Tekelec Suffers Q1 Slump
Analyst had been expecting earnings of 14 cents per share from revenues of $145 million, but instead got a net loss of 25 cents per share ($16.5 million) on revenues of $107.5 million. Sales were down 23 percent from a year earlier when the company recorded a first-quarter profit of $17.5 million. (See Tekelec: Strong Signals in Q1.)
In early morning trading, shares traded down $1.45 (12.40%) to $10.24.
The news compounds a difficult few months for the company, which has been restructuring in an effort to align costs more closely with revenues. (See Job Cuts Prolong Tekelec's Tech Wreck.)
Tekelec says the lower-than-expected revenues are the result of a shift in accounting practices that affected the timing of revenue recognition for some signaling equipment contracts.
"Although the Company shipped substantially all deliverables under several large orders in the first quarter of 2006, it deferred approximately $21.9 million in revenue relating to these shipments because it did not ship all the products included in the purchase orders," the company noted.
It added that it had orders worth $138.6 million in the first quarter, up 14 percent from a year earlier, and a book-to-bill ratio of 1.29.
However, it also noted that the quarter's numbers were hit by lower revenues from higher-margin signaling products and "a reduction in SSG [switching solutions group] gross margins due primarily to pricing pressure in our Alcatel channel and contract mix."
That channel reference relates to the OEM agreement whereby Alcatel (NYSE: ALA; Paris: CGEP:PA) resells Tekelec's 8000 media gateway as a part of the French giant's Mobile Next Generation Network (NGN) package, which hit a speed bump at major customer Cingular Wireless late in 2005. (See Alcatel, Tekelec Extend Deal and Tekelec Takes a Hit on Cingular.)
In its 10-K filing with the Securities and Exchange Commission (SEC) , Tekelec noted that sales to Alcatel accounted for 14 percent of its total revenues, or just over $15 million.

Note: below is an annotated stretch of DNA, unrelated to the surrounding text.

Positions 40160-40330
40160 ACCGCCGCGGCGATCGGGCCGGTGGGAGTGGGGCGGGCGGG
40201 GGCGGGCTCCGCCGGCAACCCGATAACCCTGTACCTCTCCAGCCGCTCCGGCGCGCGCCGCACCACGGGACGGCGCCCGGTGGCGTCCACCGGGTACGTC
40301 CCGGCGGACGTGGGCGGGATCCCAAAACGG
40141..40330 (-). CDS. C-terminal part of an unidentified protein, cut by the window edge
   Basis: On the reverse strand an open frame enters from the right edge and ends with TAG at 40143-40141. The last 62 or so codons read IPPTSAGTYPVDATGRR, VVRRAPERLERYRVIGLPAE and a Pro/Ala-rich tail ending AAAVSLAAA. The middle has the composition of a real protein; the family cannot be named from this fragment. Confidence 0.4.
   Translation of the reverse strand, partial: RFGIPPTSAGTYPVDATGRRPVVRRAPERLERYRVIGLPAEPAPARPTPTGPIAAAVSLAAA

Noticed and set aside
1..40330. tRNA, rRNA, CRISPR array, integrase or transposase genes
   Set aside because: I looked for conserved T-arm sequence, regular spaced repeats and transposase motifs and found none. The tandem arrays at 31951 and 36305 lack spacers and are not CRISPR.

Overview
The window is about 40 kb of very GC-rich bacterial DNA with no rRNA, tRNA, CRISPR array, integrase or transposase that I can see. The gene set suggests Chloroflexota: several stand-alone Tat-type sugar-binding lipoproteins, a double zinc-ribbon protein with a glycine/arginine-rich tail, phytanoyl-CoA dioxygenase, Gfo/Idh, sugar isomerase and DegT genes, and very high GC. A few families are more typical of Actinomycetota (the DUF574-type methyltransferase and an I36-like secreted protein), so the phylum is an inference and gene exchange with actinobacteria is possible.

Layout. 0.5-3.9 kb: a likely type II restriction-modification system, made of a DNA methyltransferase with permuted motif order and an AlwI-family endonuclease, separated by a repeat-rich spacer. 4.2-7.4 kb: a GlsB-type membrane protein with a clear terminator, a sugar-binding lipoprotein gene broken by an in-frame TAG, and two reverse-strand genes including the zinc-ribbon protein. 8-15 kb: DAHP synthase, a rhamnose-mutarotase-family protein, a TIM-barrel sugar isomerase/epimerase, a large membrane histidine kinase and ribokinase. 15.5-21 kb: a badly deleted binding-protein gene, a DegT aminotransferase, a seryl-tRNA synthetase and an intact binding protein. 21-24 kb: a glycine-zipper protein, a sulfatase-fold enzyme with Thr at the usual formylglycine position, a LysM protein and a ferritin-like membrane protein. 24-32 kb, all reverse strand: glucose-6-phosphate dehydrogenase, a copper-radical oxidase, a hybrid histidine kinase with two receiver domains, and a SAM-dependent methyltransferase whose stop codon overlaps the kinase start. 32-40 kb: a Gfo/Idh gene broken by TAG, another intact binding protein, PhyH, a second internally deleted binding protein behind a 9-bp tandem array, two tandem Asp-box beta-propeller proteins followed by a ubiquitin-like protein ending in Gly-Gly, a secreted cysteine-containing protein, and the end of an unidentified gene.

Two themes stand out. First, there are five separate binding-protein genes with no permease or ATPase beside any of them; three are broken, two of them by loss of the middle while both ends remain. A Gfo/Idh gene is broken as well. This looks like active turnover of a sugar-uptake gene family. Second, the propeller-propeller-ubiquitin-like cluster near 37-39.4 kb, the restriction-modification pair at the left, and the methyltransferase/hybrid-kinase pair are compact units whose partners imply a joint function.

Other major customers include Verizon Communications Inc. (NYSE: VZ), at 11 percent of revenues, or $11.8 million, and Cingular (including AT&T Wireless business), at a whopping 41 percent, or $44 million.
CEO Frank Plastina stated in the company's release that market conditions mean it's not possible for the company to provide guidance for the second quarter or the rest of 2006, but said "we do not believe that the first quarter results reflect a trend in our revenues, gross margins, operating income or earnings per share or are representative of the performance we expect for the second quarter or second half of 2006. In fact, we currently expect an improvement in each of these periods relative to the first quarter of 2006. We currently estimate that revenues from our Telecom business for the full year 2006 will increase on a year-over-year basis compared to Telecom revenues of $486.5 million in 2005."
But behind that bullish message, Plastina has another problem to deal with, as Tekelec is still snagged up in a legal wrangle with French carrier Bouygues Telecom that first emerged in March 2005, when that operator announced it was claiming damages of $81 million plus punitive damages following a services outage that it blamed on Tekelec gear. (See Bouygues Sues Tekelec Over Outage.)
In its SEC filing, Tekelec notes that, following a to-and-fro process, Bouygues has recently provided a claims summary that increased its damages estimate to between $126.5 million and $179.37 million -- and that's before any punitive damages or legal costs.
The two companies tried a mediation process in late May of this year to sort out their differences, but that came to nothing.
Tekelec noted that "we intend to defend vigorously against the action and believe Bouygues’ claims could not support the damage figures alleged in the amended complaint. At this stage of the litigation, management cannot assess the likely outcome of this matter; however, it is possible that an unfavorable outcome could have a material adverse effect on our consolidated financial position, results of operations or cash flows. We are unable to estimate the potential financial impact this matter could have on the Company."
— Ray Le Maistre, International News Editor, Light Reading